Château Ramezay Museum
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The Château Ramezay Museum was the first building proclaimed historical monument in Québec and is the province’s oldest private history museum. It is accredited by the Québec Ministry of Culture and Communications and counts the City of Montréal, the Arts Council of Montréal, Heritage Canada, and the Archives nationales du Québec among its partners.
The first building was constructed in 1705 and served as the residence of then-governor of Montréal, Claude de Ramezay. Over the years, the Château changed owners and functions several times, and was a witness to major historical events. General Richard Montgomery and Benjamin Franklin, among other personalities, are known to have visited the Château.
The Society’s collection grew mainly out of gifts from Montrealers who wanted to preserve their heritage. The collection is characterised by the richness, rarity and diversity of its items. Recently estimated at 30,000 objects, it can be subdivided into several categories including manuscripts, printed works, numismatic items, ethnological items, works of art, paintings, prints and furniture.
For more than 110 years, the Museum has presented history exhibitions and organised cultural, scientific and museological activities. From 1997 to 2002, thanks to an agreement on the cultural development of Montréal with the City of Montréal and the Québec Ministry of Culture and Communications, the Château Ramezay was the subject of extensive indoor and outdoor restorations. Its immediate surroundings were landscaped to create the Governor’s Garden, inaugurated in 2000.
The Museum has presented its newest permanent exhibition since 2002, illustrating the history of Montréal and Québec, from prehistory until the early 20th century. To this are added temporary exhibitions and an ‘Intercultural Sundays’ programme. Over the past few years, the museum has been awarded several prizes. Heritage Montréal granted the museum the 2001 Orange Prize for the creation of the Governor’s Garden. In 2002, the Société des Attraction Touristiques du Québec awarded its prize for the museum’s pamphlet in the category “printed matter, budget under $500,000.” In 2003, the Château Ramezay Museum earned the National Award of Excellence from the Landscape Architects of Canada. Finally, in 2003 and 2005, it was a finalist for the Ulysses prize awarded by Tourism Montréal in the category “Tourist attraction under 100,000 visitors."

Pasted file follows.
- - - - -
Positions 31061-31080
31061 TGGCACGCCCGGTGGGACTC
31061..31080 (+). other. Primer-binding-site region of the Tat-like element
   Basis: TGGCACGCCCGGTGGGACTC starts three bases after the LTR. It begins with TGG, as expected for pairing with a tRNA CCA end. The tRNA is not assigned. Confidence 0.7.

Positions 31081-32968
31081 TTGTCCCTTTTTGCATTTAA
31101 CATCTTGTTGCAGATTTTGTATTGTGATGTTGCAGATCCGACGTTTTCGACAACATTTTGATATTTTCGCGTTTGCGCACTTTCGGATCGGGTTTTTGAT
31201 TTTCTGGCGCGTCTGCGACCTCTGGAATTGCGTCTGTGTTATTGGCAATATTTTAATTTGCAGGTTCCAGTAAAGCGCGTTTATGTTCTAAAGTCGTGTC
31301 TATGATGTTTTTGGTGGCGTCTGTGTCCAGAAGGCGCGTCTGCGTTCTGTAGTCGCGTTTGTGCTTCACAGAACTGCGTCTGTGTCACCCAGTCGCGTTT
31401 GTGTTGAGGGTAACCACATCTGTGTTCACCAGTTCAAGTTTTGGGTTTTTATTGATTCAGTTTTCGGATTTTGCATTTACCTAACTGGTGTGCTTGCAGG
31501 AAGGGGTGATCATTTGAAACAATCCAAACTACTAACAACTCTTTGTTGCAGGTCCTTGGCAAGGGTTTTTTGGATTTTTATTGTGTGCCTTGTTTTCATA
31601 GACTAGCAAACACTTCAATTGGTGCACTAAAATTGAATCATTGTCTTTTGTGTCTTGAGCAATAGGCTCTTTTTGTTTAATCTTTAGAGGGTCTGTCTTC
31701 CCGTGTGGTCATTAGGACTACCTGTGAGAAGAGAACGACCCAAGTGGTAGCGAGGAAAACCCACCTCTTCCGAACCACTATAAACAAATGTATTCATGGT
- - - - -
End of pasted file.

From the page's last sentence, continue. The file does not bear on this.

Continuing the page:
Today, having greeted more than a million visitors, the Château Ramezay Museum continues its mission of conservation and education. Through its architecture, its historical nature, and its many and varied activities, it has become a major heritage attraction at the very heart of historical Old Montréal. Furthermore, for the past few years this masterpiece has been set off by a most befitting frame. The Governor’s Garden, designed in the 18th-century French style, is a testimony to times gone by. Three centuries after its construction, and despite everything it has gone through, the Château Ramezay is still dynamic and alive, honouring our history while remaining solidly anchored in present-day reality. Thanks to its volunteers, partners and all who work there, this unique institution continues to develop and maintain its essential role in our society.
Location(s) of Business
280, Rue Notre-Dame Est,Montreal,Quebec,H2Y 1C5e432574